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Family-to-Family Conversations June 2, 2021

Each month, families from the Maryland and Pennsylvania advisory councils provide tips and strategies on questions submitted by families across the two states. Their responses to this month’s questions are below:

Each month, families from the Maryland and Pennsylvania advisory councils provide tips and strategies on questions submitted by families across the two states. Their responses to this month’s questions are below:

If you have a question you would like answered, please fill out this questionnaire and it will be considered for our next newsletter.

QUESTION 1:

How do I know if my child is behind for their grade-level?

ANSWER:

The first and most accurate resource is your child’s teacher or teachers. They have so much information that can assess whether your child is on target for their grade-level. After having a conversation with your child’s teachers, you can meet with school administrators to see if there are versions of diagnostic tests that are readily available in your child’s school district. I would start with an assessment for my child’s assigned grade in the 2020-2021 school year. These diagnostic assessments do not have to be past standardized tests. They can also be school-specific assessments. If these diagnostic assessments are not available at your school, do a quick internet search for past year practice state assessments and answer key for tests like the Partnership of Assessment of Readiness for College and Careers (PARCC) or Edulastic’s Maryland Comprehensive Assessment Program (MCAP).

For families who would like additional support to determine grade-level readiness, free resources are available online to explain a student’s areas of strength and areas of improvement. One example is Khan Academy for subject-based assessments. These assessments are great for helping determine your child’s grade-level readiness or any achievement strengths or areas of improvement. These diagnostic tools are informal assessments that identify strengths, areas of mastery, and potential learning gaps for students. As parents and guardians, we have the ability to use these tools to determine student skill levels. We only need to know where to find them and how to use them.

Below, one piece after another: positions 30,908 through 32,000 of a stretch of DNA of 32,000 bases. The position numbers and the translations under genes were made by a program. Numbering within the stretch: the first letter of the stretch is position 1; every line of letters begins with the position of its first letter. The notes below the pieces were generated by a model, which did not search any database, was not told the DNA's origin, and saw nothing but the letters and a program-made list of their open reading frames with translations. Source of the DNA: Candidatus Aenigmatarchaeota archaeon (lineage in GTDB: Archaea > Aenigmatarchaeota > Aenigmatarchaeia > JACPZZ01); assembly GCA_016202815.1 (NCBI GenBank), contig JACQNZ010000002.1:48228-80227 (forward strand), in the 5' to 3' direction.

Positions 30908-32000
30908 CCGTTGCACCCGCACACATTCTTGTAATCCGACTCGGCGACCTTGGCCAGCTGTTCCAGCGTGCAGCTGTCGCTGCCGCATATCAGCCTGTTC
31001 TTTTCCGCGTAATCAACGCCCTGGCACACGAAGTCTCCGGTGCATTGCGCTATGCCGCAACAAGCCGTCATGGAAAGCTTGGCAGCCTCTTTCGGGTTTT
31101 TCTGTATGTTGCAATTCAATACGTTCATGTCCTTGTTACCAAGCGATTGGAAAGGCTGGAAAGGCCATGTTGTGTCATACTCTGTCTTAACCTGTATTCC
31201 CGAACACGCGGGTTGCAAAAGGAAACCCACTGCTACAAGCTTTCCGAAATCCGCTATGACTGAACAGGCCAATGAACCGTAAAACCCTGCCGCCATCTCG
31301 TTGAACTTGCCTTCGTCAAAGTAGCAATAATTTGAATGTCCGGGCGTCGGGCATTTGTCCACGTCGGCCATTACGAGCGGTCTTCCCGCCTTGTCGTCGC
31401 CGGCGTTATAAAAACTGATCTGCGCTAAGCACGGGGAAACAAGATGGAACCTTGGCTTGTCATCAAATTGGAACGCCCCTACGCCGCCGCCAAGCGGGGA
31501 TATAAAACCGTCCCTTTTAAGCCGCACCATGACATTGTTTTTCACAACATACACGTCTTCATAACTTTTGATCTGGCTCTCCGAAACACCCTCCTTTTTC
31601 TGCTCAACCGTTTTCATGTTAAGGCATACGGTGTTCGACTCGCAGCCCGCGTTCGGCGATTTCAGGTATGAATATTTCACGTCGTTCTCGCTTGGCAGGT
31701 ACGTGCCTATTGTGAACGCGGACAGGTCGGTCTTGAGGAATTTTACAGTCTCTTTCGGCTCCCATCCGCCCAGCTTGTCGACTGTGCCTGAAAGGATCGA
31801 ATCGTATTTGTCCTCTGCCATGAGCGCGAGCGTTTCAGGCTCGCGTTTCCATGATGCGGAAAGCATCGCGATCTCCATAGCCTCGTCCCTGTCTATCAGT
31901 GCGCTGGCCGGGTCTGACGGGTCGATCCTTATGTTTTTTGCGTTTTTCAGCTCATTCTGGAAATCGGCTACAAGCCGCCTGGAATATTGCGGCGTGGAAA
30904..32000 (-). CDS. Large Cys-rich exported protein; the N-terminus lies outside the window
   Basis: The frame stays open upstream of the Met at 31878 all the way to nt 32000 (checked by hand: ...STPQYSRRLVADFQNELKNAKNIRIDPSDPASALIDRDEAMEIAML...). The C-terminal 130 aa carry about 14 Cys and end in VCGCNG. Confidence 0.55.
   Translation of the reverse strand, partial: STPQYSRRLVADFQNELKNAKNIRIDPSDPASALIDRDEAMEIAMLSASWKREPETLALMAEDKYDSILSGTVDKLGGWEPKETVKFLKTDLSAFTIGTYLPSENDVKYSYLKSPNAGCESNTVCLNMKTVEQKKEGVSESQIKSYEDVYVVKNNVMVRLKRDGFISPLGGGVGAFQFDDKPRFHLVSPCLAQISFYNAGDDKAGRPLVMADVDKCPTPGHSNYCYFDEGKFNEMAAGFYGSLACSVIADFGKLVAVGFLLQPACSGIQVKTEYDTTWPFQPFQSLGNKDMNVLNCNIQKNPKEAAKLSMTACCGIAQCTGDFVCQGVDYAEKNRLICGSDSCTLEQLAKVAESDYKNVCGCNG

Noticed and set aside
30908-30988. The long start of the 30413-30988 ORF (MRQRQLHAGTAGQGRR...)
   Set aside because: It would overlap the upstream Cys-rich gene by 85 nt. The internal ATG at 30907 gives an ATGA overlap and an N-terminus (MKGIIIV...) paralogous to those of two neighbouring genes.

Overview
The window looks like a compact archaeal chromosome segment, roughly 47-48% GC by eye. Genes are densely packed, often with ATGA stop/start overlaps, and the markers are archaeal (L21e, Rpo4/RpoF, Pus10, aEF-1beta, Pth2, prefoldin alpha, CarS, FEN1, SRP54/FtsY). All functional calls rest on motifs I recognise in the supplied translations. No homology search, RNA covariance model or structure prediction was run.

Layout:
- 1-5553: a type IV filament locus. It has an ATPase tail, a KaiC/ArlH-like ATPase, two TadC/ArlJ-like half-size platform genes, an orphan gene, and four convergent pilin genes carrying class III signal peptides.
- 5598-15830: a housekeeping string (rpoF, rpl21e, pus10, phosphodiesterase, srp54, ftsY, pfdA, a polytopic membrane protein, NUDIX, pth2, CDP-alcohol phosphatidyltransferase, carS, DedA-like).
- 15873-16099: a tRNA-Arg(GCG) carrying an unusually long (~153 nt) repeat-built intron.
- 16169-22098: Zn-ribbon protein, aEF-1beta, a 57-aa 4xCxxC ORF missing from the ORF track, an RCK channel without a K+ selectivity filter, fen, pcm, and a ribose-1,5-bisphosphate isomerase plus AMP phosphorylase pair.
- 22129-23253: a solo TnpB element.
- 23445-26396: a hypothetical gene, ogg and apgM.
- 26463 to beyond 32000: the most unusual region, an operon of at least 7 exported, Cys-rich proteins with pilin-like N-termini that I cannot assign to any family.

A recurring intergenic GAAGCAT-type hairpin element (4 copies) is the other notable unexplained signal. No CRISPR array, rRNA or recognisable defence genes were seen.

Kayla Solinsky is a parent advocate in Carroll County, MD. She is an education leader, nonprofit executive, and the mother of two boys.

 

QUESTION 2:

What services can help when my child who is still at home virtually, can’t go back to the building due to significant health issues and is falling apart emotionally?

ANSWER:

I would first look to school health care professionals, like the school nurse, psychologist, or social worker, to offer any available resources for your child, including social emotional learning (SEL) activities and resources. I would also seek out local community organizations who may do home visits or other activities for students. You can also:

*Put together a solid schedule filled with activities so that your child knows what is happening throughout the day. The best thing you can do is to be creative and be positive.
*Schedule family time. Make sure you do activities with your child, even if it is just time for a conversation, gardening, taking a walk, or having a snack together.
*Connect with online learning or home school groups to provide activities for your child.
*Ask for help and resources from the school.

Dr. Licia Lentz is a parent in Allegheny County, PA, of a 2nd grade student at a public school. She is a lifelong educator who has held various administrative roles including high school assistant principal, curriculum coordinator, and assistant superintendent. She is currently director at an intermediate unit.

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